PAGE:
26 August 2009
Rich Friedrich, Strategy and Innovation Office, HP Labs
Rich Friedrich, director, Strategy and Innovation Office, HP Labs speaks to Graham Pitcher.
A decade ago, or more, corporate R&D in the electronics industry was alive and well. Today, things are different. Now, the emphasis is much more on the D aspect than it is on the R side of things.
But there are still a few companies who maintain what can be seen as 'blue sky' research operations and one of these is Hewlett-Packard, with HP Labs.
Rich Friedrich is director of HP Labs' Strategy and Innovation Office (SIO). "HP Labs is one of the few research centres left," he agreed. "We have two main groups – in Palo Alto and Bristol – with smaller labs around the world."
So what is Friedrich's role? "SIO tries to put together strategic priorities for HP Labs; where the investment goes, how to collaborate with universities and so on."
He said the aim is to get the best ideas from around the world in order to deliver breakthrough technologies in the ICT arena. "We have a technology transfer group which moves these ideas into products for customers."
Friedrich is proud of the work that's been done. "As far as I can tell," he continued, "it's the only organisation that does this kind of work; an innovative research programme."
Although some of the ideas come from HP Labs' employees, others come from universities around the world. "We make a public call for proposals around a set of research topics that we have developed. Last year, we made 45 awards and this year that's grown by 30%, even in today's challenging times."
Friedrich noted that, last year, 82 graduates supported 61 company published papers. "It's about collaboration," he continued, "and not about throwing money at universities."
Complementing the work with universities is a similar program with commercial partners. "An example is Open Cirrus," he continued, "the cloud computing test bed."
Nevertheless, Friedrich doesn't have free rein. "We need to maintain an alignment with where the company wants to be in five to ten years," he admitted, "and we won't be going off to do rockets."
But he does have the advantage of setting the technology agenda for a large and varied business. "Think about HP's core business," he prompted. "It's got the largest consumer and enterprise base. But we're also now delivering services [following the acquisition of EDS]. This gives us a huge field of opportunities. Our challenge isn't being constrained; rather, it's making sure we focus. Through collaboration, we're looking to amplify the research investment being made and taking the developments to market."
How does Friedrich prioritise the research themes? "It's more an art than a science," he admitted, "and the best way to describe it is as a vigorous tension between top down priorities and a bottom up view of what the ideas should be."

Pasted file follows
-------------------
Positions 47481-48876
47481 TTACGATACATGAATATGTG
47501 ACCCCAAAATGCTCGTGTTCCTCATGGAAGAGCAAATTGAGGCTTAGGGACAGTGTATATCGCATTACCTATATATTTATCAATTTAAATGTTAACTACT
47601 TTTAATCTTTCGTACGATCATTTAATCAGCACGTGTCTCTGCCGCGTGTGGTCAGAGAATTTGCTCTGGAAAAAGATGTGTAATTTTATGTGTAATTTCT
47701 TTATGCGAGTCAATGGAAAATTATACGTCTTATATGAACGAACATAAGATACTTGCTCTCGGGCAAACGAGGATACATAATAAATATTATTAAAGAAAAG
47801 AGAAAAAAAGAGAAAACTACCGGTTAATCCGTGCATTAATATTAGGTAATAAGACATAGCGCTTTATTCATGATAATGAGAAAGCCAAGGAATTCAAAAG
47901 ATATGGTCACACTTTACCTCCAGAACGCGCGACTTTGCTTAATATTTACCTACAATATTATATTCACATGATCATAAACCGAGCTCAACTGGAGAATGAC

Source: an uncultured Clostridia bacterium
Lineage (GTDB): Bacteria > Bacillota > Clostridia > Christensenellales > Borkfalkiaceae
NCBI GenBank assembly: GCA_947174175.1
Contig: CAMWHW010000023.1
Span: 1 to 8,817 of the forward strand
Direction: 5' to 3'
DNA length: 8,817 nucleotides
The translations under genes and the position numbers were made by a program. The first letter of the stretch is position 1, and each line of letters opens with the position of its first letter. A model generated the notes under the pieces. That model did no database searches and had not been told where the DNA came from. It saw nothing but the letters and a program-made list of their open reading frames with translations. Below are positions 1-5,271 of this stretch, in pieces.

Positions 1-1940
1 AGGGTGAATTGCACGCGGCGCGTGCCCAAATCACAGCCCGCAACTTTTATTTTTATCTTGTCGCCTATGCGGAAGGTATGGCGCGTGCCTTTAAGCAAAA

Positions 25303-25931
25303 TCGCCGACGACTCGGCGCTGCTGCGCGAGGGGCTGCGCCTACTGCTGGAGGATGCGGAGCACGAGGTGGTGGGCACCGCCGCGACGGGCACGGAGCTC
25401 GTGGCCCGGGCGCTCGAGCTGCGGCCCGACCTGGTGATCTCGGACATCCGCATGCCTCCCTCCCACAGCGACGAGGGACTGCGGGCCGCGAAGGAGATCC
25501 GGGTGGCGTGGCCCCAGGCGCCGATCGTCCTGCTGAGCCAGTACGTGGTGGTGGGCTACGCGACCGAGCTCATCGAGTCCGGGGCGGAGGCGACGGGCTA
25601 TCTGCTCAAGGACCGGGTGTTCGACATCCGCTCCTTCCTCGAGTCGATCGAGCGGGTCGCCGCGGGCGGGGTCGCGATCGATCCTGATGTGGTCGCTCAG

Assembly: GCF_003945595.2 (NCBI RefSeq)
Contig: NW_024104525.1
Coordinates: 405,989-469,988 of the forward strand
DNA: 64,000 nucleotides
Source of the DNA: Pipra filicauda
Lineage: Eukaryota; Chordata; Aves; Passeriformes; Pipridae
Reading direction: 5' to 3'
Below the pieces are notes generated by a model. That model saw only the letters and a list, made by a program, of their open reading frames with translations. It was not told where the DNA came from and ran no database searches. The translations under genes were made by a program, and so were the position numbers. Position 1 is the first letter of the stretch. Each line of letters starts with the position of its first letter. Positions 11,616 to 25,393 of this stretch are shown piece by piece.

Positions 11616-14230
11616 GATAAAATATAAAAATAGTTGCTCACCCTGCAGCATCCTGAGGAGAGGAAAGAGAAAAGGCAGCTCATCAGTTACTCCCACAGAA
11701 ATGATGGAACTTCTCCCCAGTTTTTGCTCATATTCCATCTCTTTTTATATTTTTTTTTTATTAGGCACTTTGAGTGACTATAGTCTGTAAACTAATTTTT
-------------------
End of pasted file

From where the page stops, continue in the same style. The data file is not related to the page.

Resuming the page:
It is, he continued, impossible to deliver technology without those 'bottom up' ideas. "But we have to be able to nurture them and some people are good at that; we give them a huge playing field. Others need more structure."
And that comes down to getting the right people working in the organisation and developing their skills. "If you want to win the World Cup," he noted, "you need world class players. We need to get the right people in the right positions and adapt as the industry changes."
Part of SIO's agenda is addressing fundamental technology issues. "We have to understand where the technical barriers are," he contended, "and need to discover them as quickly as possible in order to know how far a particular technology could take us."
So what's the balance within HP Labs? "About a third of our staff are working on fundamental research," Friedrich noted, "with another third involved in technology transfer. All the time, we have to remember that we're an industrial research lab and, in the end, we have to benefit the corporation."
He admits that industry, in general, faces a challenge when setting the balance between R and D. "If you look at the last 20 years, pressure – from Wall Street, for example – has forced a lot of technology companies to be careful about where they invest and, when the money is tight, R will get cut before D. But that's short term; shareholders feel good. In the longer term, it can have profound consequences and the industry is still struggling to deal with this. It's turned out to be a competitive advantage for HP, but it's happening because financial markets are driving corporations away from innovation."
He is a strong believer in innovation and points to HP's history as an example. "When HP merged with Compaq, the analysts said 'get rid of the pc business'. But what we did was to put more innovation into our products and more consumer 'feel'. Since then, HP has grown and added market share, taking business from other companies. Innovation gives long term viability, even in tough times."
With industry's general focus on the short term, how quickly does the work underway at HP Labs get to market? "Sometimes, it takes a long while and that is often a factor of the market's ability to consume it. "
But some of the fundamental work – such as that being led by Stan Williams – is proving particularly interesting. Williams has not only developed the memristor, he's been working on such project as nano imprint lithography.
"Once you have elements like the memristor," Friedrich continued, "you start thinking about how to re-architect computers."
But, in the end, HP is product driven and that fact is obvious to Friedrich. "We want to get out in front," he concluded, "so our product groups have the time to take those products to market. We're laying the foundations and most of our work ends up being monetarised in some fashion."